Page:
Receiving is the New Giving
Let’s face it, I don’t take compliments well. If you know me, you are in strong agreement with that statement. I could get into a lot of brain science, childhood psychology and a treatise on race in America about the cause of it, but that’s really all irrelevant.
Yes, irrelevant, because what got clear to me in our community call yesterday, Receiving is the New Giving, is that compliments are gifts; gifts from family, friends and yes even strangers. They may reflect more of the giver’s inner world than my outer world, yet a gift they are.
My modus operandi is to deflect or minimize a compliment. I look away and say vague things like “No problem,” or “Really?” Or I can get really specific and not so nice, and say things like, “No I’m not.” “No, you’re wrong.” And my husband’s favorite: “Because you married me, your opinion does not count. So I flat out reject or ignore what you just said.”
Essentially I ignore and diminish all compliments.
The funny thing is I seek approval like all human beings. I want people to say, “Gina, you did a great job with this project or with this client.” Or, “this Christmas dinner was great.” Or, “these waffles are the best I have ever had.” Yet, these are compliments on my terms. Safe and appropriate words that I can handle. Yet when I don’t get these specific accolades, then I can actually feel neglected. However, the sad part of my practice of deflection and my ah-ha moment from the call was how much pain this practice causes my friends and family.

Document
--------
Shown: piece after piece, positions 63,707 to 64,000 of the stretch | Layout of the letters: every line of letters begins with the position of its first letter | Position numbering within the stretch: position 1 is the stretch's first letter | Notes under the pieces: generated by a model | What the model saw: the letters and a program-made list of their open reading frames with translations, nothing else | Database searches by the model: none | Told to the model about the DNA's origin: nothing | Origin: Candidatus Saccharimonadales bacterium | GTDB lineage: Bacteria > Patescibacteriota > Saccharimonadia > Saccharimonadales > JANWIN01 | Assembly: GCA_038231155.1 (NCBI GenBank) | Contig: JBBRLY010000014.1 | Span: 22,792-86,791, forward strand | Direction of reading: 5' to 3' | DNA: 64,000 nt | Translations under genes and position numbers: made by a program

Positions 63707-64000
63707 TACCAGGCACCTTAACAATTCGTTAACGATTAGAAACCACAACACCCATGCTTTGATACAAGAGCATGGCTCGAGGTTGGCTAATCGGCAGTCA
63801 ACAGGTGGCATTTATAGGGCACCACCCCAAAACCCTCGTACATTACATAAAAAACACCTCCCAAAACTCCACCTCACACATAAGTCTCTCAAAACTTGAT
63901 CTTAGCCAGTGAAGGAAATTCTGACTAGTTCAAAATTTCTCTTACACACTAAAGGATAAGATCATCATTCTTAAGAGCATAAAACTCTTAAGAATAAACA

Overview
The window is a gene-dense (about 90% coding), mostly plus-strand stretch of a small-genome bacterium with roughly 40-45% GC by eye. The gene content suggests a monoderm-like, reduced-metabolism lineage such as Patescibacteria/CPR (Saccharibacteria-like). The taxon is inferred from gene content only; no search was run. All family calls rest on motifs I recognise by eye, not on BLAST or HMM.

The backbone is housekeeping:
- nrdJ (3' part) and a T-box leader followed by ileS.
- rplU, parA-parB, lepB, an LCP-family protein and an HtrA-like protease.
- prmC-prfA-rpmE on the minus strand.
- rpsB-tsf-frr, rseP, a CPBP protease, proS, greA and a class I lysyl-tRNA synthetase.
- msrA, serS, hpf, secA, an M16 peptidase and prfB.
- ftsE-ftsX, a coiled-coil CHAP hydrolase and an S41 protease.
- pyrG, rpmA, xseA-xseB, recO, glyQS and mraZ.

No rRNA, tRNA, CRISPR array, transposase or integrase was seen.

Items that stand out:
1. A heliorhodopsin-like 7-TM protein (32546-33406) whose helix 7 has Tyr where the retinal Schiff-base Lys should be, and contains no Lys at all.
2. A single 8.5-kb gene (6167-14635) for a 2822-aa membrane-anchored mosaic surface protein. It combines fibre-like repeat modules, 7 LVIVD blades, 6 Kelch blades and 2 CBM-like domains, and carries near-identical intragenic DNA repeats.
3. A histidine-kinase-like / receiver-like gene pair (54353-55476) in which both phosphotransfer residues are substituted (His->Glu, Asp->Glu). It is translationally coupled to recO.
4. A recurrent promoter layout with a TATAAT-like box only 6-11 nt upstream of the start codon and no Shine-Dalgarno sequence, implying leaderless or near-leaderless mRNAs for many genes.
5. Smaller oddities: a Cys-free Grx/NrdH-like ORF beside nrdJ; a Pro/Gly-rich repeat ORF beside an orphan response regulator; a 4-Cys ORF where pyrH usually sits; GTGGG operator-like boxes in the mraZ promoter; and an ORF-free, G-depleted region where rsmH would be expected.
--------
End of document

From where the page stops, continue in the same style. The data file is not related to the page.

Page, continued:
On the community call, many people shared what it’s like to have gifts rejected in some way. And what started off as a gesture of generosity or love can quickly de-evolve to recrimination, second-guessing and critical judgment. I am clear when I, and I suspect all of us, reject even the smallest of gifts from a compliment to a box of strawberries to unlimited use of a compost turner, to larger gifts of help and support during illness, loss or bad luck – we are embracing scarcity. I am picking up the weapons of doubt, resistance, contraction and even maybe shame in these moments.
When we allow ourselves to receive, truly embrace all that is given to us, from receiving food at a restaurant to having our trash removed from our curb, to compliments of beauty, brilliance or capacity, then we can experience exquisite sufficiency, resting in our interdependence and maybe knowing we are truly enough.